The bodies of the three men who were lost following the massive landslide in western Colorado on May 25 may never be recovered, but not for a lack of trying. Unmanned Aerial Vehicle (UAV), or drones, played a key role in an exhaustive search that failed to yield signs of the men.
“I think a certain amount of time having elapsed to this point is a strong suggestion as to the potential to actually recover those bodies and I think it speaks to the size of the mudslide itself,” says Ben Miller, Mesa County’s unmanned aircraft program manager.
On Sunday, hundreds gathered in a school in the small town of Collbran to remember the men who went missing after the landslide occurred -- 51-year-old Clarence "Clancy" Allen Nichols, his 24-year-old son, Daniel Allen Nichols, and 46-year-old Wesley "Wes" Melvin Hawkins.
Miller says drones were used to help understand the extent of the debris field. He says he’s has never seen such extensive damage from a natural disaster.
“I would even suggest that the state of Colorado may have not seen something of this magnitude in known history,” Miller says.
The slide is nearly three miles long and about a half mile wide at its widest point, he says.
Rescuers initially trod into the slide area but the Mesa County Sheriff’s Office concluded that those efforts on the ground were too risky to continue because the debris field could shift. Drones became a useful tool, flying in several dangerous areas including the last known location of the missing men.
“We wanted to make sure we weren’t putting our staff and volunteers into harm’s way,” Miller says.
Drones can be deployed at a much lower cost than helicopters, helping save money.
“[Using] a Blackhawk can be anywhere from $10,000 to $15,000 an hour to the taxpayer,” Miller says. “They get pretty expensive pretty fast. You know, jet fuel is not cheap, whereas our small unmanned aircraft systems that we were using for the search and rescue efforts cost us just a mere $25 an hour.”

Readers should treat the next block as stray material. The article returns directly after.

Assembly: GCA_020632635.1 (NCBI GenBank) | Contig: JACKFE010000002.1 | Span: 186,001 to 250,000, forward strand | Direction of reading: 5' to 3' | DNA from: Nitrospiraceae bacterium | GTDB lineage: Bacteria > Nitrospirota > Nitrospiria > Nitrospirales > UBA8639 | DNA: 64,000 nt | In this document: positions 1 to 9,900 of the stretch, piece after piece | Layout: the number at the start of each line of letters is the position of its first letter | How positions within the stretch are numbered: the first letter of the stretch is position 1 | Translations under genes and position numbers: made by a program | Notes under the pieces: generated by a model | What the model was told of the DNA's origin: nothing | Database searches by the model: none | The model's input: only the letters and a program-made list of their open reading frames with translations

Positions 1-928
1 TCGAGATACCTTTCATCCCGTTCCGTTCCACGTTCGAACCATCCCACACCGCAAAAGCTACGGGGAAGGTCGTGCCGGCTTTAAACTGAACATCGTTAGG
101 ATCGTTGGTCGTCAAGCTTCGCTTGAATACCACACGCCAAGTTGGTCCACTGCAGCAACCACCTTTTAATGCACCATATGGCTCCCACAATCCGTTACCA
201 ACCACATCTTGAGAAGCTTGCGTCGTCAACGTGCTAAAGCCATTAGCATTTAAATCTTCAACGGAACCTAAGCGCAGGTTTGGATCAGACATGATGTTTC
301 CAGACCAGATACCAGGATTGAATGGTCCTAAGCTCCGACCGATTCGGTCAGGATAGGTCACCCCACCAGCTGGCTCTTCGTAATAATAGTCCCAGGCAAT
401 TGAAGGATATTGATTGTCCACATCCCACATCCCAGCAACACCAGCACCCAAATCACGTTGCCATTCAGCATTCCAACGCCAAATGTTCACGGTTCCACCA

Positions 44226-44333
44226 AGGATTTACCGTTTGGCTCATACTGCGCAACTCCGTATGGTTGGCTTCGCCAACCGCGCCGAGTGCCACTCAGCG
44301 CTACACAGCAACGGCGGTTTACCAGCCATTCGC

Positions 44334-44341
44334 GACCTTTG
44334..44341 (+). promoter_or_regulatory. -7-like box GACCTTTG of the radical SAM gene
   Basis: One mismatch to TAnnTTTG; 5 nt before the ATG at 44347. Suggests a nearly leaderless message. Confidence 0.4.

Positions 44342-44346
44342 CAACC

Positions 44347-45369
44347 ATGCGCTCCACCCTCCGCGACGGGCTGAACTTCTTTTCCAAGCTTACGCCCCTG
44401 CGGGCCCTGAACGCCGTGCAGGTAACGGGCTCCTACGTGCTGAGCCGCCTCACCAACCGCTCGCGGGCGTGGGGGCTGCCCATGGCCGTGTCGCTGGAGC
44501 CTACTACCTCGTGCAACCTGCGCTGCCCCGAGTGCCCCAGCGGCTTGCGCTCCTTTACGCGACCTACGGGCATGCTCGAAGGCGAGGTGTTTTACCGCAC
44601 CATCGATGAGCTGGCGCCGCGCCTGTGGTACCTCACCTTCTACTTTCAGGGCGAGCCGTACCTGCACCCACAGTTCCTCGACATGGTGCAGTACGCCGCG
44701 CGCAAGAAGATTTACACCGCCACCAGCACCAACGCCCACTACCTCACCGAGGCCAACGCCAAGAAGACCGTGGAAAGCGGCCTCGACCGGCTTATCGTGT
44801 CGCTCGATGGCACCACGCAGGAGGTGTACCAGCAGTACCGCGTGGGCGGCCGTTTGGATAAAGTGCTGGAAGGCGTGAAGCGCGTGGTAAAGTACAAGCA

The small drone fleet that Miller oversees should not be confused with large military drones, such as Predators, which are used in U.S. intelligence operations. Rather, Mesa County’s drones are more like large radio-controlled model aircraft. They are flow in line of sight from vantage points, such as hills.
An advantage of the drones is the quality of the images they are able to capture. That may sound high-tech, but reason is simple: Mesa County’s drones can fly much closer to the ground than manned aircraft, getting cameras closer to their subjects. Miller says the drones use an off-the-shelf camera that shoots about 24 megapixels.
“So about 100 feet off the ground with a camera of that capability, the images have a significant resolution to them,” Miller says. “That allows us to look through each image that we collect from a search perspective and look for things that would cue us to a known location – a piece of a vehicle or something like that.”